Can you get copyright trouble for fanfiction


As the passion and popularity of fanfiction keeps growing, one of the questions lingering on many minds is, "Can you get copyright trouble for writing fanfiction?" To give some comprehensive insights into this complex matter, let's delve into the discourse from various perspectives.

Understanding Fanfiction

Before delving into the legalities, let's first understand what fanfiction is. Fanfiction is a form of fictional writing that draws heavily on characters, scenarios, or other elements of previously established works. Often penned by fans of the original work, it is generally published on platforms like or Wattpad. These platforms have rules and policies aimed at protecting writers from potential copyright infringement issues, but the intrinsic nature of fanfiction opens it up to potential legal complications.

Can you get copyright trouble for fanfiction

The Concept of Copyright

Copyright laws protect an author's unique expressions of an idea, including fictional characters and settings. These rights prohibit anyone from using these expressions without authorization. From a copyright perspective, fanfiction could be viewed as infringing because it borrows elements directly from an author's works. Although aspects such as plotlines and broad themes cannot be copyrighted, specific detailed elements like characters and settings can be.

The Legal Doctrine of Fair Use

The principle of fair use, however, brings a unique dimension into this discourse. Fair use is a legal doctrine that allows limited use of copyrighted material without obtaining permission from the rights holders. It's applied on a case-by-case basis, considering factors such as the purpose of the use, the nature of the copyrighted work, and the effect on the market value of the original work. Fanfiction can sometimes fall under fair use, especially when it's non-commercial and transformative.

The Role of Transformative Works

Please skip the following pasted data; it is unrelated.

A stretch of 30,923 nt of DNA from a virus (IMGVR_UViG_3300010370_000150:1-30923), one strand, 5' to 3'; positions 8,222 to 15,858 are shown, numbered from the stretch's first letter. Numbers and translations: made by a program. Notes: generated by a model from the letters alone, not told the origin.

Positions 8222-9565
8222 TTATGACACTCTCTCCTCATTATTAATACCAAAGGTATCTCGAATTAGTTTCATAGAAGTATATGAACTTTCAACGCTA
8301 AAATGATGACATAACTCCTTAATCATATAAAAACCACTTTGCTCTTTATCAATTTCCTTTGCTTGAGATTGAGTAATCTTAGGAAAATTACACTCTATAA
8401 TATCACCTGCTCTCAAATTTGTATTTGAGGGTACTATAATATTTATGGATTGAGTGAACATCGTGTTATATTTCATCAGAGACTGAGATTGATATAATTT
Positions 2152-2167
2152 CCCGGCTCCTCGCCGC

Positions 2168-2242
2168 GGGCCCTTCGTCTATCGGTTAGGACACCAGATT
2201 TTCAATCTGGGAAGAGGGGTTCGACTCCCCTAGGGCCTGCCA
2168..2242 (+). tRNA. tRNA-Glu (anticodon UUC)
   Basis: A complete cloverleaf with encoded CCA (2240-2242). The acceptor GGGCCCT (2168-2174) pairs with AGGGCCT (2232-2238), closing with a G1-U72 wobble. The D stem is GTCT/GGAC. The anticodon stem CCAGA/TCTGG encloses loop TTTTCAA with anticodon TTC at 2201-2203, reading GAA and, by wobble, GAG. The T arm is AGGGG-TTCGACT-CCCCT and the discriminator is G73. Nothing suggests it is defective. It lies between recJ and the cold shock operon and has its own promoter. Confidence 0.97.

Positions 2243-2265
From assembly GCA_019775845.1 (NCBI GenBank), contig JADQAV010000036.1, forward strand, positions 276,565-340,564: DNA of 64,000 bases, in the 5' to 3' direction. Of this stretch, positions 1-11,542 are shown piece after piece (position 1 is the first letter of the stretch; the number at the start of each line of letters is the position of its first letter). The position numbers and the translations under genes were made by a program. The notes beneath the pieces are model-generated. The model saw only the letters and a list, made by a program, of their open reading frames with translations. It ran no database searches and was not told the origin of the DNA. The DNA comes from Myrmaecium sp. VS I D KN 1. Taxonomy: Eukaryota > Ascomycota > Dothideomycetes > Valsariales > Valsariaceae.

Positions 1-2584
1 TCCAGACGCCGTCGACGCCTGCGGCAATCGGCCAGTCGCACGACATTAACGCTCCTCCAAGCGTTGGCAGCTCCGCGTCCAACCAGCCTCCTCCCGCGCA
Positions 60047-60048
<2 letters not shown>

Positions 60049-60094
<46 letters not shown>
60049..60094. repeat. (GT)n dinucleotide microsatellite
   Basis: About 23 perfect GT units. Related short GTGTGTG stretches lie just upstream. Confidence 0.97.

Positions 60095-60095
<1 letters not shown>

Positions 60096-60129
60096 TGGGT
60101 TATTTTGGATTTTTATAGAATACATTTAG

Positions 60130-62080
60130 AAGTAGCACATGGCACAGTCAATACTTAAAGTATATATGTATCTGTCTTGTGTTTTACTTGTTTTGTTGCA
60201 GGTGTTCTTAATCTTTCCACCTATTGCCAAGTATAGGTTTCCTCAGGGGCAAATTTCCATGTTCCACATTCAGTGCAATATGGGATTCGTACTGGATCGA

'Transformative works' are creations that change, critique, comment on, or provide a new purpose to the copyrighted work. When fanfiction significantly transforms the essence of the original work, it might be considered fair use. However, the line between mere imitation and transformative work can sometimes be murky. The Organization for Transformative Works, which runs the Archive of Our Own (AO3) fanfiction platform, has always championed the legality of fanfiction as transformative works.

Litigation History

While some authors embrace and encourage fanfiction, others have pursued legal actions against fanfiction writers. There have been a handful of notable instances where fanfiction authors have been sued for copyright infringement. However, many of these cases resulted in settlements outside of court or were dismissed due to lack of concrete legal framework surrounding fanfiction. The results of these cases have left the legal status of fanfiction in a gray area.

Perceptions of Original Creators

Often, authors' attitudes towards fanfiction play a big role in the potential copyright issues. Some authors openly condone fanfiction, seeing it as a testament to their work's popularity and influence. Others, however, may feel that it infringes upon their creative rights.

Pro-fanfiction authors include creators like J.K. Rowling, who has often expressed appreciation for fan-created works based on the Harry Potter universe. On the other hand, authors like Anne Rice have expressed open disdain for fanfiction, and have threatened to take legal action against authors who write it.

Frequently Asked Questions

Q: Am I likely to get sued if I write fanfiction?
A: The likelihood of getting sued for writing fanfiction is relatively low. Most copyright holders don't go after fanfiction authors, especially if the works are non-commercial and don't negatively impact the original work's market.

Q: Can I earn money from my fanfiction?
A: Monetizing fanfiction opens a fresh can of worms concerning legal and ethical issues. If you earn money from it, copyright holders may be more likely to see it as a threat and could potentially take legal action against you.

Q: Can I use characters from multiple works in my fanfiction?
A: While you can certainly create crossover fanfiction in principle, blending characters from different copyrighted works could potentially increase your exposure to copyright issues.


In conclusion, while fanfiction does have the potential to infringe on copyright laws, many factors can mitigate its legality, including the perspectives of the original authors and the transformative nature of the fan-created work. Nevertheless, fanfiction writers should always be mindful of the fine line they walk between passionate homage and possible infringement.


Tushnet, R. (2017). The Legal Fictions of Jennifer L. Jenkins. In P. Goodenough & M. Oliar (Eds.), Creativity Without Law: Challenging the Assumptions of Intellectual Property (pp. 53-74). New York, NY: NYU Press. Accessed online.

Oliar, D., & Sprigman, C. (2008). There's No Free Laugh (Anymore): The Emergence of Intellectual Property Norms and the Transformation of Stand-Up Comedy. Virginia Law Review, 94(8), 1787-1867. Accessed online.

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